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Businesses angry at 'unfair competition' in tax rules

A senior representative of the British Chambers of Commerce (BCC) has said many businesses are angry at what they see as "two parallel tax systems" in the UK.

Answering a question on Google's tax settlement with the UK government, Dr Adam Marshall told ITV News Business Editor Joel Hills "there is still a long way to go until a lot of businesses feel that tax is a level playing field and there is no unfair competition out there".

There is certainly a sense of anger amongst many businesses over what they see as being two parallel tax systems.

One that applies to them and another that applies to a small number of global and often multinational companies who are often able to shift their profits around the world and conduct tax avoidance scheme.

– Dr Adam Marshall, BCC's Executive Director of Policy and External Affairs

The BCC's executive director of policy and external affairs added that there is a growing perception that "there is something not right in the system".

The British Chambers of Commerce represents thousands of businesses of all sizes and sectors, which altogether employ more than 5,000,000 people.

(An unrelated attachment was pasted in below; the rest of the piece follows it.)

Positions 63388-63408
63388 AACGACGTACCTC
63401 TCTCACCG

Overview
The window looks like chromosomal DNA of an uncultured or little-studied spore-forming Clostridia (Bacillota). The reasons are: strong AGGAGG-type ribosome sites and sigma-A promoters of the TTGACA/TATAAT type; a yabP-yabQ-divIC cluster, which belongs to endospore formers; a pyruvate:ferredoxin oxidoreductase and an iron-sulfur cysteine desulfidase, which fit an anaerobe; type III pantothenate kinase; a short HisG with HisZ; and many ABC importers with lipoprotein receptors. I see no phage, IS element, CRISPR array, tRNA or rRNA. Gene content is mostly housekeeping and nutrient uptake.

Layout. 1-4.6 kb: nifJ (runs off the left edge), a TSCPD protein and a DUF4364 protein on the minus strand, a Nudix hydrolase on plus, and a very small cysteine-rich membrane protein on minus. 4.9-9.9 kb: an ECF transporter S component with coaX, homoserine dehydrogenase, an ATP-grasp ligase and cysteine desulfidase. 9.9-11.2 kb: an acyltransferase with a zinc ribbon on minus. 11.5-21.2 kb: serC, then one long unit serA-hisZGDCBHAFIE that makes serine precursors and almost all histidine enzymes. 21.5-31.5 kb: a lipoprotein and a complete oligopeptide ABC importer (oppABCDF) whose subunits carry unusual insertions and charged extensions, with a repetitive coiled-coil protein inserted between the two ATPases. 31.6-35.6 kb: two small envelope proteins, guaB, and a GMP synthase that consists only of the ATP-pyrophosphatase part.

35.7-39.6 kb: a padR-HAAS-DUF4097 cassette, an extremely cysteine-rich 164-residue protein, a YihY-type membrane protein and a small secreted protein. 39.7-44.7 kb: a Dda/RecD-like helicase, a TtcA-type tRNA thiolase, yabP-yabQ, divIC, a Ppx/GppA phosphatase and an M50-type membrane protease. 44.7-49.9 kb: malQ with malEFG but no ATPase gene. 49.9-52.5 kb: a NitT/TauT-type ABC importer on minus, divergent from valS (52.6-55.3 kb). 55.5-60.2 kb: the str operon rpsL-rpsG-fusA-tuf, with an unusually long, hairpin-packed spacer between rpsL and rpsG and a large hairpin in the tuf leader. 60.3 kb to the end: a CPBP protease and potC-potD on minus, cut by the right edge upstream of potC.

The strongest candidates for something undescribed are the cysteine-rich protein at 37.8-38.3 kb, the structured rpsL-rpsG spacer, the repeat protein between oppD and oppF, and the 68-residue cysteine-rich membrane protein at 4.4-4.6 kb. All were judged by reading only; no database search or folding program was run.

Reforms will 'make life difficult' for tax avoiders

UK promoters will be made to hand over customer databases under the proposals, allowing HM Revenue and Customs (HMRC) to formally warn clients directly about the deals they have signed up to and to work out how much tax they owe if the scheme fails.

Under the reforms, which will go out to consultation, a promoter who has been penalised for not abiding by the rules will also have to provide extra information to HMRC on all of their schemes, not just the one they were reprimanded for.

Treasury Minister David Gauke will tell the Policy Exchange:

We are building on the work we have already done to make life difficult for those who artificially and aggressively reduce their tax bill.

These schemes damage our ability to fund public services and provide support to those who need it. They harm businesses by distorting competition. They damage public confidence.

And they undermine the actions of the vast majority of taxpayers, who pay more in tax as a consequence of others enjoying a free ride.

– Treasury Minister David Gauke

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Tax avoidance promoters face crackdown

Promoters of aggressive tax avoidance schemes will be forced to disclose their client lists to inspectors under a new crackdown, the Government will announce today.

Think tank scheme operators will be "named and shamed" for sharp practice, Treasury Minister David Gauke will tell the Policy Exchange.

It follows a wave of revelations about the financial loopholes used by the rich and famous to legally side-step hefty tax bills.

Last month comedian Jimmy Carr admitted to making a "terrible error of judgment" after it emerged he was using a scheme to pay an income tax rate as low as 1%.